19 yr old asking my 14 yr old daughter for sex

(14 Posts)
mrtu Mon 16-Jul-12 02:19:25

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InimigoVonKatze Thu 14-Jun-12 22:08:24

Find out his address, then tell the police, but make sure to add that he will most likely be armed, possibly with a gun. This will result in the feds smashing in with guns and you never know, he might even get shot.

kerrymc09 Tue 05-Jun-12 23:14:34

many thanks for the replies so far. It's the push I needed & probably the advice I'd give to anyone else in same situation. She knows I check her FB so it probably won't come as a massive shock ( even though she won't like it!) but that's the least of my worries, frankly! Thanks again.

Pass all the details on to the police, then talk to your dd about why she shouldn't chat to people a lot older than herself, and say you have done it to protect her.
I would then get rid of the internet as it is the root of all evils in young girls, i know from experience with a family member what sort of discusting creatures lurk on these sites to groom young girls.
Her tantrum over it would be the least of my worries, keep her safe

ravenAK Tue 05-Jun-12 22:54:00

Yes, police.

Make sure you have screengrabs saved - if your dd suddenly stops chatting to him he may well realise he's been rumbled & delete his messages.

awigandalager Tue 05-Jun-12 22:51:34

This brought back memories for me. I was this age when a friend's 19 yr old male friend pursued me. I was obviously flattered & didn't see that it was dubious. My mum begged me not to sleep with him, which rather shocked me as I wasn't thinking of that, at least not in a real life way. When he tried to push me into having sex in the back of his car, I totally freaked. He wasn't successful, but he tried.

Ring the police. A man like this will rape eventually.

ZhenThereWereTwo Tue 05-Jun-12 22:49:39

I would sit my daughter down and talk to her explain what I was going to do and why.

They get taught about safety on the internet from age 10 onwards in school and I am sure you have talked about the risks, so until she is mature enough to not make herself a target I would remove access to FB.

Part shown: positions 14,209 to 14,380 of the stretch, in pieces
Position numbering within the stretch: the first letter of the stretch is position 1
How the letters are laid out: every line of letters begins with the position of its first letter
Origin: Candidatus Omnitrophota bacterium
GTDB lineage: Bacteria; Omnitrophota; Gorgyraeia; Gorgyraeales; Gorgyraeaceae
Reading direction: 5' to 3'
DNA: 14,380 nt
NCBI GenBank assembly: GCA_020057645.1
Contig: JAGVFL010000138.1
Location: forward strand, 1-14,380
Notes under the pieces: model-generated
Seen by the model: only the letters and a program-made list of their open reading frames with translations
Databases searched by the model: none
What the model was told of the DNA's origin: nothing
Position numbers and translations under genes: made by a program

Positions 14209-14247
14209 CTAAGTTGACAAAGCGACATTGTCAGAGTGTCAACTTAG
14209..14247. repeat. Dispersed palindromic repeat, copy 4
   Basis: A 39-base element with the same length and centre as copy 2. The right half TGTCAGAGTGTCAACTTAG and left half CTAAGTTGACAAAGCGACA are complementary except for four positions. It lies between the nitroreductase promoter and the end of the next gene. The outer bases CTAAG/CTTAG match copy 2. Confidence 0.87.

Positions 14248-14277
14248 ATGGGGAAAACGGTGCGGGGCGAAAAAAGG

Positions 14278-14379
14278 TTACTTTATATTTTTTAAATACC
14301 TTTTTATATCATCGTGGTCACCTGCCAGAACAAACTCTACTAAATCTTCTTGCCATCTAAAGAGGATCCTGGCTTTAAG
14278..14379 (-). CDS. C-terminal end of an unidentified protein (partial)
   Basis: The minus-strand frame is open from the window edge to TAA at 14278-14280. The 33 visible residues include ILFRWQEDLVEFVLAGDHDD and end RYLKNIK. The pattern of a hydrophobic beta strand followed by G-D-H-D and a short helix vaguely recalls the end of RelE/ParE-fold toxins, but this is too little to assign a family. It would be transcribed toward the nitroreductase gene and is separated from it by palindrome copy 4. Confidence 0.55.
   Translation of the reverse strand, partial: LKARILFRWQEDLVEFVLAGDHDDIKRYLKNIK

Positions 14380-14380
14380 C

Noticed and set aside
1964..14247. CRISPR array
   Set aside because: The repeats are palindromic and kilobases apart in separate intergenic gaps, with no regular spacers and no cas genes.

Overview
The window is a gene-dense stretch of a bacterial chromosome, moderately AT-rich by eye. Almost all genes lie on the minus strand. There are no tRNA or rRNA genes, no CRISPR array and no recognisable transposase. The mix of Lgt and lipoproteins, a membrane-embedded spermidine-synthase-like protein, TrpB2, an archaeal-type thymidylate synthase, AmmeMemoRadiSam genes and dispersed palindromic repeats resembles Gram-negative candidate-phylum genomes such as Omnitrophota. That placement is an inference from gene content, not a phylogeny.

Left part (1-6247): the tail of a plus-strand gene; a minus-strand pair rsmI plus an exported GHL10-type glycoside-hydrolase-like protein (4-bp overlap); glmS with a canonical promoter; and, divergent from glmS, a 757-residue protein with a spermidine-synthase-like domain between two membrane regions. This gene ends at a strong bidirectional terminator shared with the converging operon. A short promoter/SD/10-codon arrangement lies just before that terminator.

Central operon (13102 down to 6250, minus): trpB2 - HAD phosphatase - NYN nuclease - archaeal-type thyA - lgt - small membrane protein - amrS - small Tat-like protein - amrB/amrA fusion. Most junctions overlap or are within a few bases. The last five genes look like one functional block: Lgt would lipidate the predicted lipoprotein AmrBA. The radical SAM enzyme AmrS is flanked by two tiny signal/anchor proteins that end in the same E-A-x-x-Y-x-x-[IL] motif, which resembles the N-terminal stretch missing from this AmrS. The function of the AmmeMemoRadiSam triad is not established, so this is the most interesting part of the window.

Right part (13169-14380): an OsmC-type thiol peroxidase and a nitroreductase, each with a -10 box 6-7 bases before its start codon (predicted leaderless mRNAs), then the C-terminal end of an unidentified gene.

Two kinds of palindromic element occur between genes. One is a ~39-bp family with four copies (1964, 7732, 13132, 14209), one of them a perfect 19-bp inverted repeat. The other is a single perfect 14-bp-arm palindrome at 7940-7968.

She would also have strict instructions about coming home from school straight away and restrictions on going out until I could trust her again.

I would contact FB and get them to delete DD's profile and let them know that this man is grooming underage girls.

I would also contact Police with evidence and details.

I might even get them to speak to my daughter about the dangers too.

My DD's are not teens, but this is how I would deal with it if this did happen.

wigglybeezer Tue 05-Jun-12 22:48:10

What are waiting for, permission from your DD. police now.

DailyMailSpy Tue 05-Jun-12 22:45:03

If it was me I'd be far too tempted to go confront him at his work, but i think youre best to contact the police.

HerMajAnyFucker Tue 05-Jun-12 22:44:39

contact the police

tribpot Tue 05-Jun-12 22:43:04

Yes, I thought I would check out the website for my local police force and it says contact the police immediately if an adult (or a person you suspect to be posing as an adult) tries to set up a meeting with your child. This could be a very dangerous situation.

She may find this embarrassing but he needs to be given a short, sharp shock if he isn't an established predator and she needs to think more carefully about who she engages with. Has her school not covered internet safety with you/her? If not, perhaps they should be encouraged to at the start of next year?

tethersend Tue 05-Jun-12 22:41:45

How did you find out? Did your DD tell you?

Pandygirl Tue 05-Jun-12 22:39:51

Certainly talk to your daughter about acceptable boundaries and how to say no to someone.
But yes, contact the police, her embarrassment is the least of your worries here.

kerrymc09 Tue 05-Jun-12 22:35:07

I've recently discovered that my 14 yr old has been receiving (&replying) to messages on FB from a 19yr old man. She doesn't know him but has some mutual friends on FB. He initiated the friendship & the sexual chat but she has reciprecated. He knows she is 14. The contact has only been for a short time (less than a week) but he is now trying to arrange to meet her after school & find which route she takes. I'm unsure which action to take. Either confront him at his workplace which he's talked about on FB & speak to my daughter too since her behaviour is unacceptable or just delete him from her FB or report him to the police. I want to avoid her being embarrassed but I'm naturally more concerned for her safety. I've copied all of the messages & my instinct is to refer the matter to the police incase this isn't an isolated incident. How have other parents dealt with this kind of situation?

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